Hyderabad: A new analysis of winter pollution in India’s five southern states until January 26, 2021, carried out by Centre for Science and Environment (CSE), has revealed some startling details.
It states that clean air, courtesy of lockdown and monsoon period, has now been lost since economy got reopened and after winter set in. Levels of higher particulate matter 2.5 microns in thickness (PM 2.5) are being witnessed, which are typical when there are continuous emissions, including from vehicles, industry, and construction. PM 2.5 gets trapped due to meteorological changes.
Anumita Roychowdhury, executive director in charge of CSE’s Research and Advocacy said: “This analysis has dispelled the myth about safer air in the south compared to other regions. Health impacts are almost equally bad. Despite the dramatic reduction in air pollution during lockdown, pollution has bounced back across the southern region, unmasking the high impact of local and regional pollution.”
After assessing the changing trends in Indo-Gangetic plains, Delhi-NCR, Rajasthan, Maharashtra, and West Bengal, this analysis unravels the pattern of pollution in cities of southern India – a vulnerable but poorly monitored region from the air quality perspective.
Avikal Somvanshi, programme manager in CSE’s Urban Lab team of Sustainable Cities programme, said: “Winter is not as harsh in southern cities. Therefore, the impact of inversion is expected to be limited; yet a build-up of pollution has been noted. Even though the average level of PM 2.5 for summer and monsoon months in 2020 is considerably lower than the previous year due to the summer lockdown, PM 2.5 levels this winter have risen beyond those in 2019 in most of the monitored cities, Chennai and Thiruvananthapuram being the only exceptions. The region cannot rely only on the natural advantage of warmer winters and sea breeze to avoid bad air.”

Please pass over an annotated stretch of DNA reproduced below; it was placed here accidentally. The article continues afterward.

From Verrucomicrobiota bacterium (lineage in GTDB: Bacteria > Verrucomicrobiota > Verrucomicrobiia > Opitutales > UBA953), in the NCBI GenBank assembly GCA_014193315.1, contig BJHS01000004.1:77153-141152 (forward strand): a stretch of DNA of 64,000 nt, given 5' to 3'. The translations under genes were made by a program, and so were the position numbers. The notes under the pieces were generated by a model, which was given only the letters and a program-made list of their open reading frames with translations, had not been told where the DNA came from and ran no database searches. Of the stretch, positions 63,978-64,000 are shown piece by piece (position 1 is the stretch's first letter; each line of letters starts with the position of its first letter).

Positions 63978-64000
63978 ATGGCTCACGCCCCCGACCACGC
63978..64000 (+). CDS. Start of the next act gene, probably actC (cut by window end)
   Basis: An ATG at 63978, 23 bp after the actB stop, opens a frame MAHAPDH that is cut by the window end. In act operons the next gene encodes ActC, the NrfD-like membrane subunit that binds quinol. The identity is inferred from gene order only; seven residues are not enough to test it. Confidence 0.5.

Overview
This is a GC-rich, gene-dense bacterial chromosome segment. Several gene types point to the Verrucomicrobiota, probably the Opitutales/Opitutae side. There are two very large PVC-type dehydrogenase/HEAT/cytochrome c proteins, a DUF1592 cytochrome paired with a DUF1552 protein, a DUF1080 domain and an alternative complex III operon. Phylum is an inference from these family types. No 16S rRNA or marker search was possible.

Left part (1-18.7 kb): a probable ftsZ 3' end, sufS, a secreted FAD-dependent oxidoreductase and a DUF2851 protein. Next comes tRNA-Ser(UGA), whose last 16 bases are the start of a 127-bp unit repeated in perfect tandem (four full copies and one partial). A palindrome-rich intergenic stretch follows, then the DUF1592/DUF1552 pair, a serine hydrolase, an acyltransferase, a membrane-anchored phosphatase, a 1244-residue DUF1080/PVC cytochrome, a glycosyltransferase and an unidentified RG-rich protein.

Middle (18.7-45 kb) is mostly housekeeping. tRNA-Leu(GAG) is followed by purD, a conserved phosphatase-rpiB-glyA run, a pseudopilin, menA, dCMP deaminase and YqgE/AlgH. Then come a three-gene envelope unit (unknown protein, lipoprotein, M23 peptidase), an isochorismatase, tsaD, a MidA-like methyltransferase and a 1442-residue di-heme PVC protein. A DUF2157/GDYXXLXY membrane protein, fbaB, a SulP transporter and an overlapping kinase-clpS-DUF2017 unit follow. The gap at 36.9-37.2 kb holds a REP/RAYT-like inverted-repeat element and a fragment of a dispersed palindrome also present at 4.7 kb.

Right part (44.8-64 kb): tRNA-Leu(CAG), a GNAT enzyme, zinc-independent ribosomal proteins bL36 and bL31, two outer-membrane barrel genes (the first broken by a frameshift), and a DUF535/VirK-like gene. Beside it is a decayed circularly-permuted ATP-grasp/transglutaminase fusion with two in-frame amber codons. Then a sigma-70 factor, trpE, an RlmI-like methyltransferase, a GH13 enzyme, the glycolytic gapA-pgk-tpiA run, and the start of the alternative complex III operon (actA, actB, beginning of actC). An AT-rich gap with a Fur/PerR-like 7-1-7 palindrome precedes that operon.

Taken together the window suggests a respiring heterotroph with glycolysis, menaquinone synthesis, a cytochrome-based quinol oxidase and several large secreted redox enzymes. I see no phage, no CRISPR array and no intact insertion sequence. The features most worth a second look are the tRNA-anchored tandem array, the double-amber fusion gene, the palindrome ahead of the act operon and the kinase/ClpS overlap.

The analysis is based on publicly available granular real-time data (15-minute averages) from the Central Pollution Control Board’s (CPCB) official online portal Central Control Room for Air Quality Management.
The study notes that while several bigger cities have witnessed reduction in annual trends in PM 2.5, smaller towns and cities have experienced an increase. Only nine out of 21 cities have data for 2019. The 2020 average PM 2.5 level in many inland cities in Deccan Plateau has climbed up to breach the average concentration recorded in 2019.
Chikkaballapur in southern Karnataka is the worst performer with 3.9 per cent increase from 2019 level. Tirupati has registered a 1.8 per cent increase. The maximum improvement is noted in Chennai, which closed 2020 with a 30 per cent lower PM 2.5. Amravati has 24 per cent, Bengaluru 19, Visakhapatnam 16, and Hyderabad and Rajamahendravaram at 14 per cent are the other best performers in the pool. Thiruvananthapuram has shown an improvement of 5 per cent.
The dirtiest week for Hyderabad, Amravati, Rajamahendravaram, Chikkaballapur, and Yadgir was the week ending on January 3, 2021. For Tirupati, Visakhapatnam, Hubballi, Chennai, Coimbatore, Kannur, Kozhikode, Kochi, and Thiruvananthapuram; the dirtiest week was that ending on December 27, 2020. Hyderabad and Visakhapatnam had earlier start with bad air days in 2020 winter. The rolling weekly average rose over the 24-hour standard or 60 μg/m3 in Visakhapatnam on October 23 (nine days earlier), and Hyderabad on October 25 (14 days earlier).
This winter overall has been 34 per cent dirtier in Visakhapatnam, seven per cent in Hyderabad, and nine per cent in Thiruvananthapuram. Bengaluru registered no change in the seasonal average while Chennai was 20 per cent cleaner. The rolling weekly average did not breach the standard in Bengaluru, Chennai and Thiruvananthapuram.